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What are the basics in a construction contract?

October 28, 2020   Brigid NelmesPhilip Evangelou

If you’re wondering how to decipher a construction contract or what clauses you should look out for, this article breaks down some key construction contract elements that may trip you up. 

It is worth keeping in mind that multiple documents might be part of the construction contract.

Inclusions and Exclusions

This is an important section for both parties (principal and contractor). It outlines what work will and will not be completed under the contract and by extension, it shows what is being received for the price. 

Inclusions: This should be a detailed outline of all of the work to be completed and the products used. The principal should consider whether the products are of the desired quality (e.g. particular roof tiles) and whether any works discussed have not been written into the contract.

Exclusions: The items which are not included in the contract are also listed. There could be a broad clause that only the items covered in the contract will be performed or it could specifically list tasks which are not covered (e.g. light fittings, driveway). The principal should factor the additional cost of covering these exclusions into their budget. 


A variations clause enables the principal to request changes to the work or services provided, however, they come at a cost. The contract usually sets out a specific process which needs to be followed to claim a variation. 


A clear payment method and payment schedule are beneficial for the principal and contractor. They reduce the rate of missed payments and ensure both parties rights and obligations regarding payment are clear. 

The payment schedule informs both parties of the time and amount of money to be paid for each progress payment. For example, common progress payment stages in a home build could include deposit, slab completed, frame stage, roof stage, internal fixing, painting and completion. There should also be a procedure for extending the payment schedule in the event of a delay.

Provisional sum items and prime costs

A provisional sum is an allowance (based on a reasonable estimate) for a task (supply of product and cost of work) that cannot be priced at the time the contract is entered into. Unlike fixed-price items, the final cost of a provisional sum item is adjusted once the final cost is known. This allows the principal to enter into the contract to commence work without completely finalising the design. Provisional sum items and the adjustment method should be carefully reviewed to ensure that the principal is not left with a much larger sum for the work than envisioned. 

Prime costs: A prime cost is similar to a provisional sum except it is for the cost of an item (e.g. fitting) and does not include the cost of work. Prime costs enable the principal to enter into the contract without making a final decision about particular items.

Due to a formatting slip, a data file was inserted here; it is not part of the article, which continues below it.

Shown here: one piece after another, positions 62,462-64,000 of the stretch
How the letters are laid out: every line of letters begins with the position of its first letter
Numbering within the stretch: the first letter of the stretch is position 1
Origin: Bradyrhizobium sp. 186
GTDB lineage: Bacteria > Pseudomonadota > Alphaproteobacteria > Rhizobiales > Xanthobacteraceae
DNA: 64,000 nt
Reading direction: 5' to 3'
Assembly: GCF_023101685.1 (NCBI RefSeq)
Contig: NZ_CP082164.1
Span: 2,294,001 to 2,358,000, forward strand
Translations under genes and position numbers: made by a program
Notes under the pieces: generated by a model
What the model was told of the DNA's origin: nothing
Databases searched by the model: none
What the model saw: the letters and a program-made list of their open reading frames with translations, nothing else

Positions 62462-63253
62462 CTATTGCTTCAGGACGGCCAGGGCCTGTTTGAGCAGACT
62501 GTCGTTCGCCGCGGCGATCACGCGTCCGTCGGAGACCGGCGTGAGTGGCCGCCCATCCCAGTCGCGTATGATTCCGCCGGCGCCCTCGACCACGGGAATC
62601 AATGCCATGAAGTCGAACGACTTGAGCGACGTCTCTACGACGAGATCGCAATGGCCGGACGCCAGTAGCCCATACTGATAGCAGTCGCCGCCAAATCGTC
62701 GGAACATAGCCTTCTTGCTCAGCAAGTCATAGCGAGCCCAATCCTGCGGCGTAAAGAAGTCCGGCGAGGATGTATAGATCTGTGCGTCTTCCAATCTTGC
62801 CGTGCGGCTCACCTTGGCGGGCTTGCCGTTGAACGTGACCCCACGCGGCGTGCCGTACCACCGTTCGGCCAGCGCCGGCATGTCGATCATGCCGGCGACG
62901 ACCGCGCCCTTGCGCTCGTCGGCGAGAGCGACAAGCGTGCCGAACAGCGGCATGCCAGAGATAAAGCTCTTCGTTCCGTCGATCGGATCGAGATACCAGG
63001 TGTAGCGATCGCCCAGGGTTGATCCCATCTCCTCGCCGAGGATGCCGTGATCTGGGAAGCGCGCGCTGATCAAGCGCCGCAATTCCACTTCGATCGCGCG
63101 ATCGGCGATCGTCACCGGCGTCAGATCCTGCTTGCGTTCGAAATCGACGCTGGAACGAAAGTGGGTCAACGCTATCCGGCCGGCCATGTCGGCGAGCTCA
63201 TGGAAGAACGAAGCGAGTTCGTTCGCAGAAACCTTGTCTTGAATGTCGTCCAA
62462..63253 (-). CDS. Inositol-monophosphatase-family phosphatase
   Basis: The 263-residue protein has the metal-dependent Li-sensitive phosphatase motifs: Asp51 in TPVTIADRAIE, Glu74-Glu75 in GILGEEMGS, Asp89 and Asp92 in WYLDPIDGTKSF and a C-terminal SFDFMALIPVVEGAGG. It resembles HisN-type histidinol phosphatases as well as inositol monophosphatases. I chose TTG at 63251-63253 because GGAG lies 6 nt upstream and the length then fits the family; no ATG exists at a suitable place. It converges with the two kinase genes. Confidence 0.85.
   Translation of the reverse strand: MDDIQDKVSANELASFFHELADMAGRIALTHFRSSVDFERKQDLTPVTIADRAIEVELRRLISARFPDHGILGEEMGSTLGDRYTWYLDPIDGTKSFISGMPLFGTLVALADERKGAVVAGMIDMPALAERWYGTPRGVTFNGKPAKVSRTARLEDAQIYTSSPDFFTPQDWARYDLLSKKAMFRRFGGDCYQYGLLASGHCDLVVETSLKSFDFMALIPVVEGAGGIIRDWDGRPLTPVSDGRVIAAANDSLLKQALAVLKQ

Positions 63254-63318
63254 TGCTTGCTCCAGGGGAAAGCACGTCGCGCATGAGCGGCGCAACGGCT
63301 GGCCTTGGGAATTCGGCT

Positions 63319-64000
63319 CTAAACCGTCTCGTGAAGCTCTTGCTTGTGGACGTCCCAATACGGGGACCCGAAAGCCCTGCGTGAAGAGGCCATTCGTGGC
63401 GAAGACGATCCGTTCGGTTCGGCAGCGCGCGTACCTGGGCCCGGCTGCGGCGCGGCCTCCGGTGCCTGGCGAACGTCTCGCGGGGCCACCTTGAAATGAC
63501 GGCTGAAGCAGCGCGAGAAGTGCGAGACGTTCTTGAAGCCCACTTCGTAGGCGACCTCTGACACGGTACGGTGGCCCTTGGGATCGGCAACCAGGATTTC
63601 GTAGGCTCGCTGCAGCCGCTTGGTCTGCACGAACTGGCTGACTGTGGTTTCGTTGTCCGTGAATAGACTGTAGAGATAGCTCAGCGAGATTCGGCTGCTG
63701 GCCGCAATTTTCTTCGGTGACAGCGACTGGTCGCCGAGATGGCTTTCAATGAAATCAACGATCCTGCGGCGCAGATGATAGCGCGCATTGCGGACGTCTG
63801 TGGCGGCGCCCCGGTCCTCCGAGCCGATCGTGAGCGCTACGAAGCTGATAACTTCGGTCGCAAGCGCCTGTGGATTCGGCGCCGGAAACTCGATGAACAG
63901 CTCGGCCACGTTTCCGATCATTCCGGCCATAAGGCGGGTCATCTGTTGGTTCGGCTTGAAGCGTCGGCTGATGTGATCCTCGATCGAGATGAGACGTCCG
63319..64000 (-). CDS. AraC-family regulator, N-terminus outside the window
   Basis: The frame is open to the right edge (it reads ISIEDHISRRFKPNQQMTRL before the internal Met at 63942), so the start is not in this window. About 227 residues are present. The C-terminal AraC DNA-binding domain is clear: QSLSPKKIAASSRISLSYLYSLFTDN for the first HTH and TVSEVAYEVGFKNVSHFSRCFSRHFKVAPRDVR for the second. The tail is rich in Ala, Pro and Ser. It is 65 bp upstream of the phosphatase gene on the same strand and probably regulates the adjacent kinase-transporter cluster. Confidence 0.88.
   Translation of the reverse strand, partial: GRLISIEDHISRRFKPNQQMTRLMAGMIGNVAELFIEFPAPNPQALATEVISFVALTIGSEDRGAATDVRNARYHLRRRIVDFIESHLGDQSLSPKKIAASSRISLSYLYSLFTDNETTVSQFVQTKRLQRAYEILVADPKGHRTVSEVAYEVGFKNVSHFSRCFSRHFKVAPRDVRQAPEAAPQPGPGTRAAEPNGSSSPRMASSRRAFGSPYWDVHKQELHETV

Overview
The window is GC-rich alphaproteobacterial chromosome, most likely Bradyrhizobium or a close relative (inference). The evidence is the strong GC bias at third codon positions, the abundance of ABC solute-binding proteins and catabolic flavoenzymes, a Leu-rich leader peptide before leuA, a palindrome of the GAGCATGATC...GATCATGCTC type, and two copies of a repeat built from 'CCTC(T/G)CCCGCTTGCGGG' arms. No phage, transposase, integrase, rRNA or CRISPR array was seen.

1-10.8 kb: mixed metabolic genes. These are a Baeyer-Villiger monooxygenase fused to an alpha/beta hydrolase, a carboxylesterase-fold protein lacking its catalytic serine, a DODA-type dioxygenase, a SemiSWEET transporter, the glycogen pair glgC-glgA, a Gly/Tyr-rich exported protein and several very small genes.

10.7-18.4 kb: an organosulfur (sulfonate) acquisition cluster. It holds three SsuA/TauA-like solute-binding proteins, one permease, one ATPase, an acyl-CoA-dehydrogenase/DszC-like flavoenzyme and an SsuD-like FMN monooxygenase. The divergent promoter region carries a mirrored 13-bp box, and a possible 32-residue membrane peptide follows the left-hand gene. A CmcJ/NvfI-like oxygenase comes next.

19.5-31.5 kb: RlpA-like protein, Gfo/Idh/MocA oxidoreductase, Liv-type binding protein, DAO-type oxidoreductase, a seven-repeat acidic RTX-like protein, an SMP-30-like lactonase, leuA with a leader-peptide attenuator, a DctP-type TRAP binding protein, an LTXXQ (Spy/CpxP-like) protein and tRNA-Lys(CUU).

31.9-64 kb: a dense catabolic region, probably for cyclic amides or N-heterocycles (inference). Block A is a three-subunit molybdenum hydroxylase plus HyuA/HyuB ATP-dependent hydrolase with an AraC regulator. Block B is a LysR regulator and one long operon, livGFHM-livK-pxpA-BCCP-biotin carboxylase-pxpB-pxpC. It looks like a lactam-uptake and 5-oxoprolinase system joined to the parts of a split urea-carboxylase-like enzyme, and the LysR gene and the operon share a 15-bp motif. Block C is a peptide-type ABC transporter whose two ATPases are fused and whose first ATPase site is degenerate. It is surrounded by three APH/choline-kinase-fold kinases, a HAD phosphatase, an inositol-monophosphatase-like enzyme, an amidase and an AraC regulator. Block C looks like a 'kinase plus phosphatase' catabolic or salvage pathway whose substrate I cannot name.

Defect liability period

This provision provides for a period of time in which the contractor remains responsible for repairing and rectifying defects. It acts to guarantee that the work will be completed to the standard set out in the contract and recognises that certain defects will not be reasonably detectable when the project reaches practical completion. The period is often 6 or 12 months from the date of practical completion, however, it may be longer. During this time, the client will likely retain a security to ensure the contractor completes the repair work. 

Time bars

Time bars are provisions which invalidate a contractor’s claim if they do not make the claim or notice of the claim within a limited period of time. As the contractor, if you are unable to negotiate the removal of these clauses, it is important you are aware of them and any time-sensitive obligations under the contract. 


Warranties are an assurance about the quality of the goods or services provided. The principal may be able to claim compensation for a breach of warranty. The contractor needs to be aware of their obligations under warranty clauses to mitigate liability. 


Indemnity clauses require a party (e.g. the contractor) to compensate the other party (e.g. principal) for loss, damage or expenses arising from particular events. The scope of indemnity clauses may be exceptionally broad and this should be looked out for. 

Consequential loss

Consequential losses refer to indirect damage/loss caused by a breach. The contractor will often seek to exclude their liability for consequential losses under the contract.

Liquidated damages

Liquidated damages clauses provide fixed, pre-determined monetary compensation for a breach of contract. They are beneficial in removing the cost and time expended in litigation and also provide added certainty that the project will be completed on schedule. Read more about liquidated damages here.


Deciphering a construction contract can be quite a challenge. However, it is crucial to understand your contract in detail so that you know your legal rights and responsibilities. Hopefully, this summary helped to understand some challenging provisions in a construction contract. 

If you would like to speak with our construction lawyers, just contact us via 1300 337 997 or by filling out the contact form.

About Brigid Nelmes

Brigid NelmesBrigid is a legal intern at OpenLegal, working with our legal content team. She is currently completing her Bachelor of Laws and Bachelor of Arts (International Studies) at the University of Technology Sydney. Her interests are in digital/privacy and startup law.

About Philip Evangelou

phillipPhil is a director at OpenLegal. He has over 16 years experience working in private practice and in-house counsel in Sydney and London, giving him expertise in employment law, IP, finance, leases, dispute resolution, insurance and contracts.